12. What influenced you to enter the festival? What were your feelings on the initial feedback you received?

I felt very proud of this script and wanted the right platform to present it. I found the festival’s mission to be exactly the right fit. The feedback was timely, constructive, and extremely helpful.

Β Watch the Screenplay Reading:

Alice, age 32, is a self-conscious girl with a bitter dilemma: what to do after catching her boyfriend of 5 years cheating. It’s up to her and the kooky sides of her personality in her head to decide. This is one epic inner battle.

CAST LIST:

Revenge – KAT SMILEY
NARRATION – STEPHEN SANDQUIST
Mother – JULIE SHEPPARD
Alice – JESSICA BOWMER

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Interview with Filmmaker Kaue Nunes Melo (MAXWELL’S DEMON)

MAXWELL’S DEMON was the winner BEST FILM at the December 2018 Female FEEDBACK Film Festival.

Matthew Toffolo: What motivated you to make this film?

Kaue Nunes Melo: I read an article about a girl that suffered from hipersexuality that discovered that she was abused by her father when she was young, but suppressed that memory growing up. The article was about the long lasting effects of child molestation and was an interesting subject, as a lot of the people that was molested as child became sexual predators themselves. That was a spark for me. Tell a story about people making the same mistakes as their parents.

2. From the idea to the finished product, how long did it take for you to make this short?

about 6/7 months.

3. How would you describe your short film in two words!?

Shockiling depressing!

4. What was the biggest obstacle you faced in completing this film?

Money! The whole movie was self financed. In order to get good actors and a good crew i had to have a second job for 6 months to pay the short film.

5. What were your initial reactions when watching the audience talking about your film in the feedback video?

I was nervous that my original message could’t be transmitted properly. Turns out, a lot of people got it.

Watch the Audience FEEDBACK Video:

6. How did you come up with the idea for this short film?

I answer that in the question 01

7. What film have you seen the most in your life?

Not one.. several. From the usual suspects: Tarantino, Spielberg, Scorcese, Coppola, Pta, Kubrick, Linch, Fincher, Coeh brothers, Wes Anderson, Nolan. etc

8. You submitted to the festival via FilmFreeway, what are you feelings of the submission platform from a filmmaker’s perspective?

Is probably the best platform for submission. Is easy to use and very intuitive

9. What song have you listened to the most times in your life?

Not sure, I listen several song, depending on the mood. I like film scores when Im writing my short films.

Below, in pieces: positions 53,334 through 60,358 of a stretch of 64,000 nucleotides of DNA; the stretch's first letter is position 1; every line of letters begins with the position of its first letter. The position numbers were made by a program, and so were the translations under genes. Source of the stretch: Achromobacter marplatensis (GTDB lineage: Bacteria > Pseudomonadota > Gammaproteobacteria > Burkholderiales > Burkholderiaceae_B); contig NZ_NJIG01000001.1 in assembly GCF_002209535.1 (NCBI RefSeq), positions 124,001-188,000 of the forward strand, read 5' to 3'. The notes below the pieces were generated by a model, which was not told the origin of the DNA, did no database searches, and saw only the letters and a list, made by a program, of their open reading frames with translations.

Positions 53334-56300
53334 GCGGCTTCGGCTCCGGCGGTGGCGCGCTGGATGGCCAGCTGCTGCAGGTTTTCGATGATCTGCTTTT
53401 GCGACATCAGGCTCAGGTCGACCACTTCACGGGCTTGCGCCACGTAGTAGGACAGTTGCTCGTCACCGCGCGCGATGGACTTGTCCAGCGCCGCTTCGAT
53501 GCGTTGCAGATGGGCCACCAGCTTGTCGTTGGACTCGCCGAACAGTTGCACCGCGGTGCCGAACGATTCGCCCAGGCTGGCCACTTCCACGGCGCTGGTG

10. What is next for you? A new film?

Yes. Working in a couple projects that i would love to produce in the upcoming year.

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Interview with Filmmaker Liz Lachman (PIN-UP)

PIN-UP played at the October 2018 Los Angeles FEEDBACK Film Festival to rave reviews.

Matthew Toffolo: What motivated you to make this film?

Liz Lachman: This film was motivated by my own experiences and artist friends experiences of feeling never good enough and emotionally “empty,” always searching for perfection in our work, ourselves, everything outside of ourselves. On closer examination I realized that the feeling of being loved was actually the thing we were all in search of.

2. From the idea to the finished product, how long did it take for you to make this short?

The short was actually taken from my feature film script- so not including the writing of that, I would say from writing to final mix was probably a year.

3. How would you describe your short film in two words!?

Psychological, haunting

4. What was the biggest obstacle you faced in completing this film?

The biggest obstacle was not enough money to shoot for more days. We had to cram probably too much into the 4 days we could afford and that meant some artistry suffered. We couldn’t take the time to set up the shots we had planned so all of a sudden lots more handheld camera… stuff like that. It still works, but I would have liked to see what we actually had planned to shoot!

5. What were your initial reactions when watching the audience talking about your film in the feedback video?

Initially, when the MC asked what people thought about my film – there was dead silence. My stomach and heart sank. But then she shared her own feelings and it seemed to open everyone up and then they started talking about their reactions. And it was SO OVERWHELMINGLY POSITIVE that I was thrilled!

6. How did you come up with the idea for this short film?

The idea for the short was based on my feature script- but instrumental in the idea for that was that I became physically attracted to a painting of a pin-up calendar girl. I was so blown away over what triggered that in me- how that could happen, that I began to examine what was behind it all. And then … down the rabbit hole!

7. What film have you seen the most in your life?

If you’re asking which film I’ve seen the most times- the answer- no question- is GROUNDHOG DAY. In the guise of comedy, that film examines some very deep and wonderful themes! And it’s hilarious.

8. You submitted to the festival via FilmFreeway, what are you feelings of the submission platform from a filmmaker’s perspective?

FilmFreeway is SO EASY! They keep track of things, remind you if you’ve already submitted, let you know what festivals are upcoming- it’s easy to see what you’ve submitted to with results, it’s a user friendly platform. Really like it.

9. What song have you listened to the most times in your life?